It's perfectly possible to plan for droughts and minimize the losses they cause. In fact Australia has set in place policies that blaze a trail for the US follow to some extent, says Linda Botterill, a political scientist at the Australian National University in Canberra.
Botterill is presenting drought policy lessons learned in Australia at the Geological Society of America conference entitled Managing Drought and Water Scarcity in Vulnerable Environments: Creating a Roadmap for Change in the United States. The meeting takes place 18-20 September at the Radisson Hotel and Conference Center in Longmont, Colorado.
"In policy terms drought is no longer considered a disaster," said Botterill, of the fundamental change in perspective when Australia adopted a national drought policy in 1989. The shift made perfect sense because of Australia's climate, in which drought is always an issue.
"We have one of the most variable climates on Earth," said Botterill. "We really don't have a 'normal' climate." Therefore it's absurd to treat every drought as an emergency, she said. "It should be managed as any other risk. Farmers need to factor in that they are not always going to get needed rainfall."
Like Australia, the most normal thing about climate in the Central and Western U.S. is that it has no norm. Unlike Australia, however, the U.S. still reacts to droughts as if they are unexpected emergencies – which they aren't, says climatologist and drought policy specialist Donald Wilhite of the National Drought Mitigation Center at the University of Nebraska in Lincoln.
"Drought is always out there," said Wilhite, who was part of a team that built the U.S. Drought Monitor website (see: http://www.drought.unl.edu/dm/monitor.html). "It's always affecting some part of the country."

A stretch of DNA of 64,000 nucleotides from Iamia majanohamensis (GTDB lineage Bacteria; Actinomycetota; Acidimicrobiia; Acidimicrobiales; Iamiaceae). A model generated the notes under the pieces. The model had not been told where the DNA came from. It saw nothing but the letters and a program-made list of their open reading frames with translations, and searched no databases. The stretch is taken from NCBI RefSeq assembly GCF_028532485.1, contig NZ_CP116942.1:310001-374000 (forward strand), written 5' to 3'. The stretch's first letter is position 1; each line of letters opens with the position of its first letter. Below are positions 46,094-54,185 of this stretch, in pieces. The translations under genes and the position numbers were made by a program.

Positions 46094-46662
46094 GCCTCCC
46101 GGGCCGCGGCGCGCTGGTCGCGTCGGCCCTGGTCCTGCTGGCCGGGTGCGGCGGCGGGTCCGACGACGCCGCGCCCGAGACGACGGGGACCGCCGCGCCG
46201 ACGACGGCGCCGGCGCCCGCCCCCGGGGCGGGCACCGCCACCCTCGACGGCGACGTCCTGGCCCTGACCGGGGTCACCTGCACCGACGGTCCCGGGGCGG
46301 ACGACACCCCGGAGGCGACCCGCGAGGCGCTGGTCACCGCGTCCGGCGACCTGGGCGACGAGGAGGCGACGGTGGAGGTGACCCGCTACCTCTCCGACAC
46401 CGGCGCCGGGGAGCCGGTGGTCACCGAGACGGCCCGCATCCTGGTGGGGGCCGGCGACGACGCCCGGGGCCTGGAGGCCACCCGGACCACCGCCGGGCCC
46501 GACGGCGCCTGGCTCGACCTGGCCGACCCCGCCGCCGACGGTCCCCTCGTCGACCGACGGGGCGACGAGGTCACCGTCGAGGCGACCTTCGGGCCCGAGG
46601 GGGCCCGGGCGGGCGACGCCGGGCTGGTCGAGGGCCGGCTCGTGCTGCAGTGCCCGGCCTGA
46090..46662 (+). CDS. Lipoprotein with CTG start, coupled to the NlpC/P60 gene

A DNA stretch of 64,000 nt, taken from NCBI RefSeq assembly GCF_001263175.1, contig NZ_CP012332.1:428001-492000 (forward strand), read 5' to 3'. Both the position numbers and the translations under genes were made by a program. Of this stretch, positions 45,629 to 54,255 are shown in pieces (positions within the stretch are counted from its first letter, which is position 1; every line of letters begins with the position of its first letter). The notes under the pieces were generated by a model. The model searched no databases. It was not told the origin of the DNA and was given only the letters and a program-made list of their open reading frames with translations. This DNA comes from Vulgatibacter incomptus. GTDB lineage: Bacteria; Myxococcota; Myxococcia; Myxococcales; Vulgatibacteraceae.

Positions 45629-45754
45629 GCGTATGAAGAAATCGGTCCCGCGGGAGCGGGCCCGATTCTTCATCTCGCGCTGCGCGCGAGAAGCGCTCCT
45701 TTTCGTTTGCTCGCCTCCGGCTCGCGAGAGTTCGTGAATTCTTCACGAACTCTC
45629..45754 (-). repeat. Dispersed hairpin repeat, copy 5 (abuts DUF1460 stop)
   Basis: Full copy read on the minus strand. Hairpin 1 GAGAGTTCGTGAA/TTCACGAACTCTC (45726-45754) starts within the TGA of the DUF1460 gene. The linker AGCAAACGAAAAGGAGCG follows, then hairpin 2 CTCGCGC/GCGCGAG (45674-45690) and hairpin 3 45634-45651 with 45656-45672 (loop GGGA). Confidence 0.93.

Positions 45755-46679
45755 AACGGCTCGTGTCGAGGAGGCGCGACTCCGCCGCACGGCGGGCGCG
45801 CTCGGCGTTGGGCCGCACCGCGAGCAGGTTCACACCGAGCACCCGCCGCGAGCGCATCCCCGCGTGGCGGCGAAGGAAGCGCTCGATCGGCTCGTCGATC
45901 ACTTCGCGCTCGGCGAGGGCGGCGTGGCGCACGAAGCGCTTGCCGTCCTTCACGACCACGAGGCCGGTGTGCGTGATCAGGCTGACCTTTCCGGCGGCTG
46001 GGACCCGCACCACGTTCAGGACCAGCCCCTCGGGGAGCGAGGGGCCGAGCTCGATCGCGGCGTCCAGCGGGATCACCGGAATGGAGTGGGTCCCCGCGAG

What's more, reacting to droughts is more expensive than planning for them, says Wilhite, who will speak at the meeting on what's needed for the U.S. to shift from drought crisis mode to a more proactive risk management mode. Wilhite is also serving as the technical program chair of the conference.
Climate change and increasing population are not expected to make droughts any easier in the U.S., according to Wilhite. So there is no time to lose in creating a national drought policy.
"On average, drought losses are in the neighborhood of $6 to 8 billion per year," Wilhite said. "They're right on par with hurricanes and floods." In severe drought years like 2002 and 2006, the losses run much higher.
"We're trying to bring together all the players to work on the early warning side," Wilhite said. That means states, federal agencies, tribal governments, and municipalities pouring information into one place. Data collected and monitored will include soil moisture, rainfall, snow pack, stream flows, and groundwater levels.
Two bills are pending in the House and Senate to authorize funding for the program for the next several years. Called the National Integrated Drought Information System (NIDIS), the program is currently being implemented by NOAA.